'This is a civilised and democratic country.'
'You should have faith in the judiciary.'
'Otherwise, some person will have an objection for everything and not let you do anything.'
Bollywood actors may or may not be vocal about the #PadmavatiControversy.
But they do have an opinion on it.
Rediff.com's Jahnavi Patel asked Arbaaz Khan for his.
"I have no clue about how many creative liberties you can take or not, what is permissible and what is not, because there will always be someone who will object. Even one voice is a voice to be taken seriously," says.
"My point is that no matter what it is, there should be a certain amount of decorum even in your protest. You cannot take the law in your hand."
"If somebody has taken liberty with certain emotions or sentiments in their film or art form, you can object to it, you have the right, but there is a body -- a censor body -- that doesn't let that film release till they check all the parameters," Arbaz adds.
"After they decide, we have to accept it. If you don't want to watch the film, don't. If you have an issue even after that, don't resort to violence. There is a court of law."
"This is a civilised and democratic country. You should have faith in the judiciary. Otherwise, some person will have an objection for everything and not let you do anything."
Tera Intezaar -- Arbaaz's new film -- releases on the same day as Padmavati's original release date: December 1.
The actor will be seen in a romantic role opposite Sunny Leone.
"I have done central characters in the past too, but they may be the second lead or a character with grey shades," Arbaaz says, explaining why his role in Tera Intezaar is different.
"A lot of actors feel if the role or the film isn't good, he will not do it. For me, apart from the fact the character has to suit me, other things that excite me are (working on) a different subject, a different genre, different people," he says.
"There's something nice about her," he says about Sunny. "I thought it'd be great to work with her."
Tera Intezaar is a "mature romantic film," Arbaazm says. "If you see the songs and promos, nobody is behaving like teenagers."
Arbaaz is also looking forward to working on Dabangg 3.
He had acted in the earlier films, and directed the second installment in the franchise.
The third film will reportedly be directed by Prabhudeva.
"I wanted the franchise to have a fresher feel to it. I will be involved in it, it doesn't matter who directs it. Salman (Khan) and I will be involved in the nitty-gritty of everything," he says.
"It's just that with a lot happening in my life, it was too much... you know what I mean? I have just come out of a scenario and we had had a discussion on the movie around that time,"Arbaaz explains.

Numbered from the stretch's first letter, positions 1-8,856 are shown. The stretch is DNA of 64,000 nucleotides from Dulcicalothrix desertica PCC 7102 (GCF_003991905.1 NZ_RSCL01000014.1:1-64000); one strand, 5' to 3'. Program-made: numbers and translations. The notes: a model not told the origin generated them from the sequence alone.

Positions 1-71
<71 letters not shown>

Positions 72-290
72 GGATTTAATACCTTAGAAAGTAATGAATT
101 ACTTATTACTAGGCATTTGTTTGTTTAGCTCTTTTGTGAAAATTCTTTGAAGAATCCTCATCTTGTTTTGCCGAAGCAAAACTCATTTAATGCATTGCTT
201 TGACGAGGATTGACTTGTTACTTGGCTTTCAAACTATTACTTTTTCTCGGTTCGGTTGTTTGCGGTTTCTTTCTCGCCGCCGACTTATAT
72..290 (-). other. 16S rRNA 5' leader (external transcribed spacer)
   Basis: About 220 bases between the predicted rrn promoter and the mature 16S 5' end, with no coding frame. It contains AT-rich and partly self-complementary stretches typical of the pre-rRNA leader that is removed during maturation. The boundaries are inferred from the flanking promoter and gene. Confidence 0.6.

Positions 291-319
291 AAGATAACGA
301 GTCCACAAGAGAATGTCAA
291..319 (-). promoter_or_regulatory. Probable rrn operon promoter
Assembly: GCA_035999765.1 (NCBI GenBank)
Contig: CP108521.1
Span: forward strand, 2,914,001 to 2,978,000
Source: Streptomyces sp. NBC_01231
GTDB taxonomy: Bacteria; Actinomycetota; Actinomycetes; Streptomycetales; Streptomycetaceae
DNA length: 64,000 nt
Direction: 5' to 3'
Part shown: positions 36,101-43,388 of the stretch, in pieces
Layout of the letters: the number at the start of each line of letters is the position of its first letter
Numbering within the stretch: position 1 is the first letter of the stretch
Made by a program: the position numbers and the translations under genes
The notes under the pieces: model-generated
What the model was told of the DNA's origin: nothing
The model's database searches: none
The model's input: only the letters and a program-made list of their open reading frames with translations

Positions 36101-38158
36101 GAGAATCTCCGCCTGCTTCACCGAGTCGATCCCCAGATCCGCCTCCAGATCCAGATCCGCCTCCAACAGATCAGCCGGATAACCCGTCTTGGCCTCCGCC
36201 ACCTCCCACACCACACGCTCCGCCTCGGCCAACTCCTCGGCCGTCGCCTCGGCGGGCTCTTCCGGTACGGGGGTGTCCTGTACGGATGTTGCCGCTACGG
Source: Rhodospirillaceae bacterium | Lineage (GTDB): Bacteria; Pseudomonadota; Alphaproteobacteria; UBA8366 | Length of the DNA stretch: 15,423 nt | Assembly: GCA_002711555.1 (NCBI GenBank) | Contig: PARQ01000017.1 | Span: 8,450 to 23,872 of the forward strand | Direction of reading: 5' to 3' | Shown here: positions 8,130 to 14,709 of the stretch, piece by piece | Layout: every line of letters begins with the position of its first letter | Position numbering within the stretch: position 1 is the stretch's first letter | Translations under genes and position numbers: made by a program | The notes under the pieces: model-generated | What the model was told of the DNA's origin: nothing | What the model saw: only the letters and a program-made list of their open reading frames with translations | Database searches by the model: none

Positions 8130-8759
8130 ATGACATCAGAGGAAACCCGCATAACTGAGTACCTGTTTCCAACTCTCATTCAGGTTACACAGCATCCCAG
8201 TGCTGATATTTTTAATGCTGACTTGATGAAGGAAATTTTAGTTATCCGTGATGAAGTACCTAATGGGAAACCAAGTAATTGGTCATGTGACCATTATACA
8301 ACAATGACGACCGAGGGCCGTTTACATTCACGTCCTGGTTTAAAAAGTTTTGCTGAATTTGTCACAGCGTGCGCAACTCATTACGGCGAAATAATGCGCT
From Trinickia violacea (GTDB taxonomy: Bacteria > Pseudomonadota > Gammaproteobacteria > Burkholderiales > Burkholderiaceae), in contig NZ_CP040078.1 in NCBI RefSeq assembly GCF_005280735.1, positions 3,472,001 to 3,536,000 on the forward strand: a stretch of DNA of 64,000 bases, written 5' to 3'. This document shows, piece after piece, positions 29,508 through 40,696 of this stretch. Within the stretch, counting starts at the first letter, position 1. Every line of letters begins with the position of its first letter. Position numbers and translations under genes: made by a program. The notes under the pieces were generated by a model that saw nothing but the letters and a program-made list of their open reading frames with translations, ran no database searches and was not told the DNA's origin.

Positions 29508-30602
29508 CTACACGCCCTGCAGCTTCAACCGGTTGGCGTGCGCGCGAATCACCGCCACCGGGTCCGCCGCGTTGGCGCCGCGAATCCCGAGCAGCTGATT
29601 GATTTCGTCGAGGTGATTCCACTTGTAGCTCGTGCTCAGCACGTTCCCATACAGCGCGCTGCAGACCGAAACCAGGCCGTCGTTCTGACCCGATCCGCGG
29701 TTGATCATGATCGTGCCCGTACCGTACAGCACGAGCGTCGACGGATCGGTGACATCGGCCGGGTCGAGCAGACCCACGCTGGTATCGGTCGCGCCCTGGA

"Direction, acting and producing (a film) is a big responsibility. You need to be in a good state of mind, on a creative high, not have things in the back of your mind. So I took a call early that right now it's not the right time (to direct)."
Did the recent tumult in his personal life influence his professional decision? "Not really," he says, "It's just that sometimes you get caught up with a few things and when you are making a movie of that magnitude, you need to be very focused."
Vinod Khanna, who passed away earlier this year, had a vital role in both the earler Dabangg films.
"We will miss his presence, but we will find a way," he says. "The script moves in a certain way. We are coming after a big gap, we last came in 2012, so we have that liberty of having that time lapse. It will let me make any kind of change. It is unfortunate, but that is how we will have to look at it.
2017 has been bad for Bollywood, with big movies flopping at the box office. Arbaaz says it isn't easy to make an assessment because there are number of reasons, like varied entertainment in the form of television and the digital platform.
"There's Netflix. In Rs 500, Rs 1,000, you can get an entire library of films and shows. Whereas one movie ticket is Rs 500 and you have to go at a specific time," he says.
"About 10, 20 years ago, our source of entertainment was restricted to movies. People would go collectively to the movies -- families, friends would go together. Now, try getting two people to watch a movie today! It's difficult," he reasons.
Arbaaz feels you need an occasion to see a film. "People don't need to go to the cinema for entertainment; everything is available now, he says.
"It has become difficult to draw audiences to the theatres. Film-makers will have to do something different."